According to an article written by Ryan Faughnder and Chris O’Brien, titled Apple may be buying Beats Electronics for $3.2 billion (http://www NULL.latimes NULL.com/business/la-fi-apple-beats-20140508-story NULL.html), which was published on the LA Times web site on the evening of May 8, 2014, on May 8, 2014, the Financial Times published a report of talks between Apple and Beats Electronics. The driver for the report amounted to a strong likelihood Apple intends to acquire Beats Electronics. A sale price of $3.2 billion is included in the LA Times article.
In a short video clip titled ‘Apple: Can-Kicking’ (http://video NULL.ft NULL.com/3549799729001/Apple-Can-kicking/Lex) Alan Livsey and Joseph Cotterill of the Financial Times opine on the merits, or lack thereof, of Apple proceeding with the acquisition.
Joseph Cotterill sums up what will likely prove to be a popular investor concern about the deal: “Where else could [Apple] have spent the $3 Billion?”
Messrs Cotterill and Livsey go on to delineate why the deal fails to make a lot of sense:
- iTunes, which back in 2008, according to Mr. Cotterill, amounted to a $16.00, per subscriber, business, is now just a $1.00 per subscriber business. He sees the Beats subscription service as, essentially, more of the same
- Mr. Livsey characterizes Apple as the quintessential brand, and wonders why it makes sense for them to buy another heavily branded business — Beats Electronics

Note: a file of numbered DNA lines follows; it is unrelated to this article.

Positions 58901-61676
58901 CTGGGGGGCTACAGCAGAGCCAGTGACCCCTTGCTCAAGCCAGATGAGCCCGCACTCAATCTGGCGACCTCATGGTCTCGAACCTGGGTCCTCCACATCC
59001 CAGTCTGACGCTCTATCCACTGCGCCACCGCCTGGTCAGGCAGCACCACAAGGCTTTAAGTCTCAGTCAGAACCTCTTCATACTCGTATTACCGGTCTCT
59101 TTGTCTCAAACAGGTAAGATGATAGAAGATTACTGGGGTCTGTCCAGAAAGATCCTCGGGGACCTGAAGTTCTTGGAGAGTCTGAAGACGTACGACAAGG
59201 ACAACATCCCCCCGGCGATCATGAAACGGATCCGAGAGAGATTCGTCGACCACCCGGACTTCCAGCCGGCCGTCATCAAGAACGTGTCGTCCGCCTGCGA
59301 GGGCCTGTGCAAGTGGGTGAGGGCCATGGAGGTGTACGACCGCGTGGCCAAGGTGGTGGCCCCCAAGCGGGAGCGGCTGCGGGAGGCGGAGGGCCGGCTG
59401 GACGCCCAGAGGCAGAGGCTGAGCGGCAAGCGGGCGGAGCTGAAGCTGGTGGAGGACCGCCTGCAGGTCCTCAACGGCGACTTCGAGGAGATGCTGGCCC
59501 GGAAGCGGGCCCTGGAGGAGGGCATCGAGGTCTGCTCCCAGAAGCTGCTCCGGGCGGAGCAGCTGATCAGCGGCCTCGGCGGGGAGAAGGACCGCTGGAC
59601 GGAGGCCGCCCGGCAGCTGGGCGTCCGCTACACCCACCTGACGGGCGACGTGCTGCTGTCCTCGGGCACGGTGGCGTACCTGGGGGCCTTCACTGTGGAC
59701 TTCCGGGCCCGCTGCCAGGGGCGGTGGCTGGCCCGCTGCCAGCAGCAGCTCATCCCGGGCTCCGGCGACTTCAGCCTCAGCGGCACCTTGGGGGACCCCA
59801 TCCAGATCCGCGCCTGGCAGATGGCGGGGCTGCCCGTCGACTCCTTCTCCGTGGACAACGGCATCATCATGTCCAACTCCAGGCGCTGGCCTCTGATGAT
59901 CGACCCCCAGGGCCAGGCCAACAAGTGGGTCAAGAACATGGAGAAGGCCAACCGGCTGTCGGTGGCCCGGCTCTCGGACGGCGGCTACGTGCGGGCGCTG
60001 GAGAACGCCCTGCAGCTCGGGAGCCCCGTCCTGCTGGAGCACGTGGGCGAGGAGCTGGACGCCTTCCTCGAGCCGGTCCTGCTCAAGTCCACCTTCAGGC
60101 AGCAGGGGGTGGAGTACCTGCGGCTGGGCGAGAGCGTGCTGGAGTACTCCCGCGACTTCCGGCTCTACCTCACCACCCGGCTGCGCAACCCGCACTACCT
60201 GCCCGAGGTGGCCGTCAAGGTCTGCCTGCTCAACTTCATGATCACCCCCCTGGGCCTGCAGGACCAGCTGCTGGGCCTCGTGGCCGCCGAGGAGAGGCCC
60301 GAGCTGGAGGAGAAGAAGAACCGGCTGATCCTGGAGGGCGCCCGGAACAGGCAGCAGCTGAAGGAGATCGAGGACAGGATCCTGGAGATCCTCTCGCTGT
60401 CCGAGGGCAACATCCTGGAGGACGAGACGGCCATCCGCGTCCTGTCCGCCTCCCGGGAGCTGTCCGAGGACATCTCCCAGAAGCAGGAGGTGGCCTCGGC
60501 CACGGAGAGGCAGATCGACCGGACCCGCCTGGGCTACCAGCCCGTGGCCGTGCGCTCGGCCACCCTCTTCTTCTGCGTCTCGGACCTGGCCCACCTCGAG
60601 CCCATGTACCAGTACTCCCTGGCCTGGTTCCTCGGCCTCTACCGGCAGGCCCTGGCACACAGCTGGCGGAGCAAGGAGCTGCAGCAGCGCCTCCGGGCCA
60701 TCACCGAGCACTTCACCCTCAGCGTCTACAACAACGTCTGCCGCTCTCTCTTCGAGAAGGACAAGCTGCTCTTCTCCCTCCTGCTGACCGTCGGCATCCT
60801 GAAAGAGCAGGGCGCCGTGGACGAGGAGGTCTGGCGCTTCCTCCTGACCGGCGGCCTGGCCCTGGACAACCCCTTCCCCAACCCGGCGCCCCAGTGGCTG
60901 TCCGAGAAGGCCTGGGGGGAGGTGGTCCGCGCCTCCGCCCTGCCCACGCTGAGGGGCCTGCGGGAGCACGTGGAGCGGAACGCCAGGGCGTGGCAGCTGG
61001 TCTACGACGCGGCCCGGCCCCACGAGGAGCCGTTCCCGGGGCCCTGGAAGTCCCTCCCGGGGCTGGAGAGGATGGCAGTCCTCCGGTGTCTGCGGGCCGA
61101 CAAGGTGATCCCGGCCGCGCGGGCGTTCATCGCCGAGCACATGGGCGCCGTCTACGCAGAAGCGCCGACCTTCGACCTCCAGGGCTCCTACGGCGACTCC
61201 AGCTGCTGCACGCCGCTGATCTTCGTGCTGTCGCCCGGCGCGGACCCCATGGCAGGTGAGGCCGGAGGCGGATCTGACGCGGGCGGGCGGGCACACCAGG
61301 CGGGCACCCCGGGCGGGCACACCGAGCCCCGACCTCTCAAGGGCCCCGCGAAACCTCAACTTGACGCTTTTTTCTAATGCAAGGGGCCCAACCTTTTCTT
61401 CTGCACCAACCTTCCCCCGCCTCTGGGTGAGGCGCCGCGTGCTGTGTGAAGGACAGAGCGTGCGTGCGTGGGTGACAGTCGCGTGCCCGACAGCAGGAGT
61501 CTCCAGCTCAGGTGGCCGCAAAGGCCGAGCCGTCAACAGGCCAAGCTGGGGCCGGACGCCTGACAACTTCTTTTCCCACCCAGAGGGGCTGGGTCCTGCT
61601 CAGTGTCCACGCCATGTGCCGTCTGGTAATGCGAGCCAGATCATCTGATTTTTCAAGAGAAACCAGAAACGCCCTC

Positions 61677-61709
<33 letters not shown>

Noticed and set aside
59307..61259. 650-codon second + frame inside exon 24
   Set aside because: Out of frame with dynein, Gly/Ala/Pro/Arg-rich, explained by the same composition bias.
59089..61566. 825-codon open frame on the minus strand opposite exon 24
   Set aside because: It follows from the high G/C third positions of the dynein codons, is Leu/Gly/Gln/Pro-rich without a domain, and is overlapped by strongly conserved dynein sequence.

- Finally, Cotterill notes Apple will not be buying the Beats Electronics hardware business, just the subscription engine they have developed, which though highly regarded, still has far fewer subscribers than Spotify
Is this Apple’s attempt to build its own SaaS, cloud offer? In other words, is the Beats Electronics subscription service Apple’s attempt to cobble together their own version of Microsoft’s highly successful Office 365 cloud SaaS offer? Certainly the target market is entirely dissimilar (SMBs and enterprise businesses on the Office 365 side, vs music lovers with a credit card for Apple/Beats side), but the recurring revenue, low maintenance, presumably high margin business is very much the objective of both attempts. Presumably we will all know a lot more about the rationale behind the deal if Apple makes a formal announcement about it.
Ira Michael Blonder (https://plus NULL.google NULL.com/108970003169613491972/posts?tab=XX?rel=author)
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